Cardinal Marx at yesterday’s press briefing stressed to journalists that what was in the Germanicus report was “unanimous”, and therefore the fruit of negotiation within the group.
“Every text [released by] the German speaking group … is unanimous, no vote against it,” said Marx. “That’s very important, I think.”
Marx said they were conscious in the group that others in the synod were looking to them. If the Germans, with their diverse views, could come together, “maybe it would be a good sign for the others,” he said.
Because of this negotiated settlement, the ‘German solution’ might find broad acceptance if it is incorporated into Saturday’s final report following discussion today.
Germanicus says that the Church might be able to develop the “internal forum” to allow some remarried persons to take the Eucharist on a private, case-by-case basis after seeking guidance, advice, and then permission from priests or bishops.
The internal forum is different from the so-called ‘penitential path’ outlined by Cardinal Kasper, who is also in the group, in that it would essentially rely on a bishop’s or a priest’s discernment, and would not be seen as a ‘general pathway’ for the divorced and remarried. The penitential path has been criticised as undermining the Church’s witness to indissolubility, which Pope Francis has throughout the synod stressed is non-negotiable.
The Latin-Americans have also objected to the Kasper solution as too complex and elitist. “If the Church is the Church of the poor, then the responses we give need to be clear and simple, that Juan Pueblo (‘Joe Bloggs’) can understand,” Cardinal Sturla said yesterday.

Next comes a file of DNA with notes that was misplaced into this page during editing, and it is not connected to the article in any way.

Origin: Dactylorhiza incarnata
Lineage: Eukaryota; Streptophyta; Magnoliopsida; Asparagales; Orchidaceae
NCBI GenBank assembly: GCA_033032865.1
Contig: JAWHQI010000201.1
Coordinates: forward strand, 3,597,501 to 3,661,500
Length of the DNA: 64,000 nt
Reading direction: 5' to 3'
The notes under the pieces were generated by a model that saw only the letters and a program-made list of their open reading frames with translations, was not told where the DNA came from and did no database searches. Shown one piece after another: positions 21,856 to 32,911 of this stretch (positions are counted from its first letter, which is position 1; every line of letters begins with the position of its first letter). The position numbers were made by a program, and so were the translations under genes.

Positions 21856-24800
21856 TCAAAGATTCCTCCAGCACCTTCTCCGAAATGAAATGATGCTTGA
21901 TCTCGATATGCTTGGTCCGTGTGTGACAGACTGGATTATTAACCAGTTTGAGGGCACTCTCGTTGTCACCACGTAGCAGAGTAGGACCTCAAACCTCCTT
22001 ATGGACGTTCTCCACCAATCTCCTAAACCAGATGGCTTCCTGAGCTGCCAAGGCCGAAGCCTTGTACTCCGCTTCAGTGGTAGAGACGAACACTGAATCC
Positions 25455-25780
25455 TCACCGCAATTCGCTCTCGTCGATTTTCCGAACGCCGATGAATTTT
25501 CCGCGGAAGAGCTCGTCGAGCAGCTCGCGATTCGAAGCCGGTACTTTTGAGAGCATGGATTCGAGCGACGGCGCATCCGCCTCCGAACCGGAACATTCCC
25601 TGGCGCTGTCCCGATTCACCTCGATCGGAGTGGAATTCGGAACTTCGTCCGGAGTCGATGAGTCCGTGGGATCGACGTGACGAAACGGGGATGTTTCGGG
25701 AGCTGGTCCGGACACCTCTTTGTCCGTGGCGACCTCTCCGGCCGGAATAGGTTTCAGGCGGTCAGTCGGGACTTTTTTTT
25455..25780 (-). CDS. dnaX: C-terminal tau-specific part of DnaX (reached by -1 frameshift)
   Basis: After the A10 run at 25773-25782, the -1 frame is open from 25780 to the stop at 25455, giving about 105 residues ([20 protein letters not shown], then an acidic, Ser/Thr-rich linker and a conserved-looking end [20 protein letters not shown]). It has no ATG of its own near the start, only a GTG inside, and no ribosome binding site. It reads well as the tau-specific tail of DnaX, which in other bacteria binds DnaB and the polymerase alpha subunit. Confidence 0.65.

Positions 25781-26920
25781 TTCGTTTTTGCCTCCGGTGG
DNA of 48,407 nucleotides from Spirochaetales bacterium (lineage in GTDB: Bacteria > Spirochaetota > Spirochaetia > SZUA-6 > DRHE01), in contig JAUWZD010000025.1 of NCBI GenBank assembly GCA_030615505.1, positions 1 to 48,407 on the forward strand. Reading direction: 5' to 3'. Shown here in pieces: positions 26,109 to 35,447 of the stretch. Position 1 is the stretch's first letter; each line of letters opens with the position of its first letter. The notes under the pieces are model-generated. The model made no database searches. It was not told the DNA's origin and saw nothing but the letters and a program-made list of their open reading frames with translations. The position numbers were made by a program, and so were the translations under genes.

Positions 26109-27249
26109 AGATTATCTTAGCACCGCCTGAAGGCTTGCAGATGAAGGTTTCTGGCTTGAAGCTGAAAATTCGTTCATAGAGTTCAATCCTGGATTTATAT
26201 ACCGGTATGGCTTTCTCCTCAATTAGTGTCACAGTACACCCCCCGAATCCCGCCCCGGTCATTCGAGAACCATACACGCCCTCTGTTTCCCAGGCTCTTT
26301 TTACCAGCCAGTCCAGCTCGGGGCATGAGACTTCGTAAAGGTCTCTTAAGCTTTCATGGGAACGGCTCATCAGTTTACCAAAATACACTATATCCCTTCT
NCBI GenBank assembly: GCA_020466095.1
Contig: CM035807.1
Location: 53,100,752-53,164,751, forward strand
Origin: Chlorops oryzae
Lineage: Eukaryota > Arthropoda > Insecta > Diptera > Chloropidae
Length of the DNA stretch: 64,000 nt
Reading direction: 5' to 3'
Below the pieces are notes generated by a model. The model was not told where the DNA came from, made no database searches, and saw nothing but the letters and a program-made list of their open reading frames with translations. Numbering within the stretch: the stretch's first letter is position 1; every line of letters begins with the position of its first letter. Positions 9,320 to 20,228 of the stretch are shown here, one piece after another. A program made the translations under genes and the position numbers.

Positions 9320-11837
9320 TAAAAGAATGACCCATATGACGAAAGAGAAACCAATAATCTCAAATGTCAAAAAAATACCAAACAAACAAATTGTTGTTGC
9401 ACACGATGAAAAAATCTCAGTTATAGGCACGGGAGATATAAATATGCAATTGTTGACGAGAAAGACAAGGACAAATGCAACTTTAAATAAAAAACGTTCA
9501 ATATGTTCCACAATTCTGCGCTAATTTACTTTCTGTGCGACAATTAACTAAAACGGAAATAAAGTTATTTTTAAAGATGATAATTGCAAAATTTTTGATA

Germanicus notes that the debate on the matter had shown there were no simple or general solutions, and that the issue required further discernment in the light of the Gospel and church doctrine. However, on the basis of paragraph 84 of Familiaris Consortio, which called for pastors to distinguish between various situations, and for those involved to examine their consciences, Germanicus outlines what that process might look like, concluding:
This path of reflection and penance, examining the objective situation in dialogue with the confessor, can contribute, in the internal forum, to a greater awareness and clarity of the extent to which access to the sacraments may be possible.
At least two groups suggested the creation of a commission to further study the question of Communion for divorced and remarried Catholics.
Anglicus-B, the English-speaking group moderated by Cardinal Vincent Nichols, proposed what it called “a pathway of discernment or ‘reverential listening’, attentive to the story of those who seek understanding and support.” The initial purpose of this “attentive accompaniment” was “to foster discipleship” rather than addressing the question of admission to the sacraments.